Basics of Biomechanics [Mechanical engineering]

Basics of Biomechanics

Newton's Laws of Motion

1) How Inertia Applies to Biomechanics

Consider the late swing phase of gait and the forces going forward with the lower extremity. Just prior to heel-strike there are almost no muscles activated that bring the extremity forward, yet it is still proceeding to travel forward in space. This is inertia. To deal with this inertia the body deploys an eccentric contraction of the hamstrings to slow down the extremity to prepare for heel-strike and to reduce harsh reactionary forces.

The net force applied to a body (mass) produces a proportional acceleration. This law describes the relationship between an object’s mass, acceleration, and the applied force. Both acceleration and force must have the same vector direction.

This can also be viewed in different terms:

Momentum = mass x velocity. The change of momentum of a body is proportional to the impulse impressed on the body, and happens along the straight line on which that impulse is impressed. Momentum cannot be changed unless acted upon by an outside force; it can only be conserved.

Acceleration is proportional to the unbalanced forces acting on it and inversely proportional to the mass of the object (a = F/m)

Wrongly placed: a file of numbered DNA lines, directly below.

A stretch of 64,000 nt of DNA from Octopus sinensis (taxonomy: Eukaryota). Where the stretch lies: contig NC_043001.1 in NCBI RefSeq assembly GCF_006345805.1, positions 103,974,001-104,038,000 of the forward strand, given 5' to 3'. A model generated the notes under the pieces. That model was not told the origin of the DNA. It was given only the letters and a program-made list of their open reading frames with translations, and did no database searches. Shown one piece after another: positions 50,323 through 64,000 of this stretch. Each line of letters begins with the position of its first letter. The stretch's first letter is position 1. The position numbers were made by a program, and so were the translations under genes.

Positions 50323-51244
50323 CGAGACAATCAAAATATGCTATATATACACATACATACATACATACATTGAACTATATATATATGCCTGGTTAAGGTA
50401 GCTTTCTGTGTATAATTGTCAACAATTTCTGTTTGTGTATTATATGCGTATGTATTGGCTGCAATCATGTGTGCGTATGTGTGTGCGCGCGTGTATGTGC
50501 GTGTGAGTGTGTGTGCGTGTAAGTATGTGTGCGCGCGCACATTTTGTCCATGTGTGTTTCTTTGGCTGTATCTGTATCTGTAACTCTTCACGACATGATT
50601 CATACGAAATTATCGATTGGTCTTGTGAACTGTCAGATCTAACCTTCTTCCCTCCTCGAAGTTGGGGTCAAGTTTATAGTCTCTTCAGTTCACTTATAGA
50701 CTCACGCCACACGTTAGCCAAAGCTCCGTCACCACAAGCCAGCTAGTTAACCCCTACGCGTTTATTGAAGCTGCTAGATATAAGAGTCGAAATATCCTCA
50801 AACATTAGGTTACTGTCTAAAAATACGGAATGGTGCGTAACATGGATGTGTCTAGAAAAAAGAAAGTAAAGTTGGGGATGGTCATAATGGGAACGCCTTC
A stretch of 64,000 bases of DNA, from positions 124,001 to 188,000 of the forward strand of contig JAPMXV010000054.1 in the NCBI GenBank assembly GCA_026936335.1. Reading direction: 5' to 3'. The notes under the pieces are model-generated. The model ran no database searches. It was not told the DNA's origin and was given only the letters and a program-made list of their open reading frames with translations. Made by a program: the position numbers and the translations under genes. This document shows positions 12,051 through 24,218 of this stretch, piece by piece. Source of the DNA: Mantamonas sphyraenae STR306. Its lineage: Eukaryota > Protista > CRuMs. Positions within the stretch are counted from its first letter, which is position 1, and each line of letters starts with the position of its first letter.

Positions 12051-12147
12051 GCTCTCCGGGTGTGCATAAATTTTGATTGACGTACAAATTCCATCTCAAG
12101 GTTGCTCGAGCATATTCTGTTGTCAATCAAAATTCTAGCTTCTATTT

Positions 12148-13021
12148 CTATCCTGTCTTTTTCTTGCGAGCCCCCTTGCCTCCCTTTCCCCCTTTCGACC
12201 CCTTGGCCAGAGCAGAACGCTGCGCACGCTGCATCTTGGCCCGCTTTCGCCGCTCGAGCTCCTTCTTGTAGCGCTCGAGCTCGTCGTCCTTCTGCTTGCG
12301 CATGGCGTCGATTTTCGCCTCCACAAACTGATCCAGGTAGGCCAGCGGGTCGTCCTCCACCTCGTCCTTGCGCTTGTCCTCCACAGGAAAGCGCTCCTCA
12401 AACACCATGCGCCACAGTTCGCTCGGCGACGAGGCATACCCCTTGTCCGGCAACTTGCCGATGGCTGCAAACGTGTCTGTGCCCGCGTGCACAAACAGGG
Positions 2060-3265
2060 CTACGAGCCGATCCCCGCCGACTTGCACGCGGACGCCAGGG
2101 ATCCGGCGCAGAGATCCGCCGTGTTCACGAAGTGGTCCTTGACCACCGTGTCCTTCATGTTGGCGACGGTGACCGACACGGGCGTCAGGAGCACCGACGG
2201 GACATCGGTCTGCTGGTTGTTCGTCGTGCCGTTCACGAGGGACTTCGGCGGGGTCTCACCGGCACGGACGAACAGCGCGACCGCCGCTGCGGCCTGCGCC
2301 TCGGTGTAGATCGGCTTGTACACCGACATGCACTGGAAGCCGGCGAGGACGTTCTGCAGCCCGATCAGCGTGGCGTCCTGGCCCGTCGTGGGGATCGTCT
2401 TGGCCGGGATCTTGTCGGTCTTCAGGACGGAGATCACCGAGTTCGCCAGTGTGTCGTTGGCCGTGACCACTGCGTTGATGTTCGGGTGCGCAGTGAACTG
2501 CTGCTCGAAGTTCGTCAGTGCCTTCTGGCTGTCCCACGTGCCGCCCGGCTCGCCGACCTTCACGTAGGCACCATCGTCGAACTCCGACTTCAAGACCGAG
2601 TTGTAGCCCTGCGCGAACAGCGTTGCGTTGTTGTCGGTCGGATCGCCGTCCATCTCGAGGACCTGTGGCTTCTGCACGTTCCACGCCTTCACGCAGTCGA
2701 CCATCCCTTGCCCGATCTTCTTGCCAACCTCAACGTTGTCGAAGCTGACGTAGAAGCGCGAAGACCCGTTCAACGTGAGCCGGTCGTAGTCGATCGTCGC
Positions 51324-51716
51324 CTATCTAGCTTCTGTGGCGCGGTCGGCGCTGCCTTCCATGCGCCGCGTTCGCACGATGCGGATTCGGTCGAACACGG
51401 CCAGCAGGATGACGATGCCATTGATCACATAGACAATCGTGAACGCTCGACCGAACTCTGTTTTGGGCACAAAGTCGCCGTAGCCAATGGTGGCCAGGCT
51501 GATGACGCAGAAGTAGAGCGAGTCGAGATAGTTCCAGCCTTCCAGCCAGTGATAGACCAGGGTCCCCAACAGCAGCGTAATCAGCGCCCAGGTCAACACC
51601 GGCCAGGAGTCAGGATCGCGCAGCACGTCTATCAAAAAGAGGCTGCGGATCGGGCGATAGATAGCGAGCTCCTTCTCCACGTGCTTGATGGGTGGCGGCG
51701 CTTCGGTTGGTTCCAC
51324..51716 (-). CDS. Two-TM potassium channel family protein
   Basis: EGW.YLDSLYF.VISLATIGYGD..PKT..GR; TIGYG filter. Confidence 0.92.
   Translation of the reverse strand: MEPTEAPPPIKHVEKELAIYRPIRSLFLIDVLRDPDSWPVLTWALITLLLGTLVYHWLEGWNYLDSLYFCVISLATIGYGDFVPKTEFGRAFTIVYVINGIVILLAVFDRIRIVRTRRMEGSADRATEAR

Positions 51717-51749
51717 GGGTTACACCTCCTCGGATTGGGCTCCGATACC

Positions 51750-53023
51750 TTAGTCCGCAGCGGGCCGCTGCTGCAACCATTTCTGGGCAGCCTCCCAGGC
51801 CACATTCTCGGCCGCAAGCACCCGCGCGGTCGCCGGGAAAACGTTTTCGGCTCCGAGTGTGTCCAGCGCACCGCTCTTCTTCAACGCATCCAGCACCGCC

How F=ma Applies to Biomechanics

Pretty much every static and dynamic movement has a force. Muscles are the tissues that contract and create force on the body’s levers (connective tissue, bones). With any human movement, F=ma can be used to create a simplified calculation of force. This equation can even be used with static positions. Consider the static forward head posture. Gravity and the mass of the head imposes an antero-inferior force. To counter this force and prevent your neck from snapping off at your desk, you have to constantly contract your levator scapulae, upper trapezius, and posterior cervical muscles to counter this force. By calculating the acceleration of gravity and mass of the head, you can begin to calculate the muscle forces necessary to prevent movement.

For every action there is an equal and opposite reaction. This law describes how forces always come in pairs, meaning that anytime objects are contacting each other, they are exerting a force. An important consideration here is the concept that gravity is ALWAYS touching every object.

How Action-Reaction Applies to Biomechanics

Putting that ankle weight on a patients leg will create an increase in the force of the mass and downward pull with gravity, the reaction is that the opposing muscle will have to create a force to overcome this mass. Another example of this law is with ground reaction forces. Running on soft ground will result in much less impact forces than running on hard concrete.

Newton’s 3 laws of motion are the basis for understanding motion and the correlative force systems. Each law can be applied to biomechanics in it’s own way.

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